Norway has staked its claim as a fossil fuel divestment champion, calling for other countries to keep their fuel sources in the ground, but the country’s oil industry is planning on increasing production.
“We know that if we burn all the coal, oil and gas available, the Paris agreement cannot be fulfilled. Significant parts of the total fossil resources must remain, untouched,” Karl Eirik Schjøtt-Pedersen, director of the Norwegian oil and gas association and a former minister of finance, told reporters Friday.
Yet the plan to increase more fossil fuel development is couched under the guise of helping Europe abide by the provisions laid out during last year’s Paris climate agreement.
Schjøtt-Pedersen said that exploiting Norway’s oil and gas would be better for the climate since they can do it more efficiently and cleaner than other countries.
“If Europe were to replace coal with Norwegian natural gas, this would result in a 50% decrease in greenhouse gas emissions for every unit of energy produced. We produce gas with low emissions, which can replace coal with high emissions,” he said at a meeting in Tromsø, Norway.
Norway’s oil producers are pushing for more development at a time when crude prices currently are at $32.30 a barrel, resulting in a glut in the oil market.
The country issued 56 new licenses to allow companies to pump gas near the Lofoten islands.
“The oil and gas industry has been through major slumps before, but has kept growing. Although bad for Norway, low oil prices stimulate the global economy and the demand for oil,” Erna Solberg, the country’s prime minister, told attendees at the meeting, adding that oil’s current low prices will help stoke a demand for Norway’s crude.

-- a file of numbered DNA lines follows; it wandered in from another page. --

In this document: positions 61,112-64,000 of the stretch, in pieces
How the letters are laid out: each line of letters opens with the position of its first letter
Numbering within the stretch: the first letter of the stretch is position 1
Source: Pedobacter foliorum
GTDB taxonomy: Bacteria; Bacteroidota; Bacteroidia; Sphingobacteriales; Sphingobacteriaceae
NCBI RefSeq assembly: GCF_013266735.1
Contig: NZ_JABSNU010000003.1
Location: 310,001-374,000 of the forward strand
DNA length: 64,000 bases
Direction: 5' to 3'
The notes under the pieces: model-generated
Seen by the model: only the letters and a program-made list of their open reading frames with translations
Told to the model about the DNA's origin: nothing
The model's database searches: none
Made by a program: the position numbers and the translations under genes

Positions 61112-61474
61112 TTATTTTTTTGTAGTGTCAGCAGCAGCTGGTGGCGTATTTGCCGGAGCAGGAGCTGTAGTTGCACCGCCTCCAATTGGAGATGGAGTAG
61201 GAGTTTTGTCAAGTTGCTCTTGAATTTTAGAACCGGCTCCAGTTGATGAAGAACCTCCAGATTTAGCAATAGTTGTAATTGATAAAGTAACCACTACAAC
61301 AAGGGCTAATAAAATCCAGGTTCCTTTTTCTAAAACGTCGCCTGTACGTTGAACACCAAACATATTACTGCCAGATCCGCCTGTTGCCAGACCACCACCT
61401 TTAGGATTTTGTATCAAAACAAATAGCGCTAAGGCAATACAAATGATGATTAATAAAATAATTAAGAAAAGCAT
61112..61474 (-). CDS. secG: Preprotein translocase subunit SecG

From a business and economic perspective, there is no other choice, she said. Norway must produce more oil.
“Norway’s oceans cover a vast area. The seabed contains large resources of oil and gas. Our oceans provide vast opportunities for harvesting their bounty. Therefore, it is vital that we make every effort to ensure that the oceans are clean and productive,” she added.
Environmentalists, as expected, are not reacting favorably to the government’s decision, telling reporters that Norway is acting hypocritically by championing the Paris agreement all the while proposing to increase its oil production.
“They say our oil is cleaner and that the EU needs us. Meanwhile it is lobbying in Europe against stronger energy efficiency laws. There seem to be no limits on the Norwegian oil industry. They want to keep on expanding,” Silje Lundberg, an activist with Friends of the Earth Norway, said to reporters this week.
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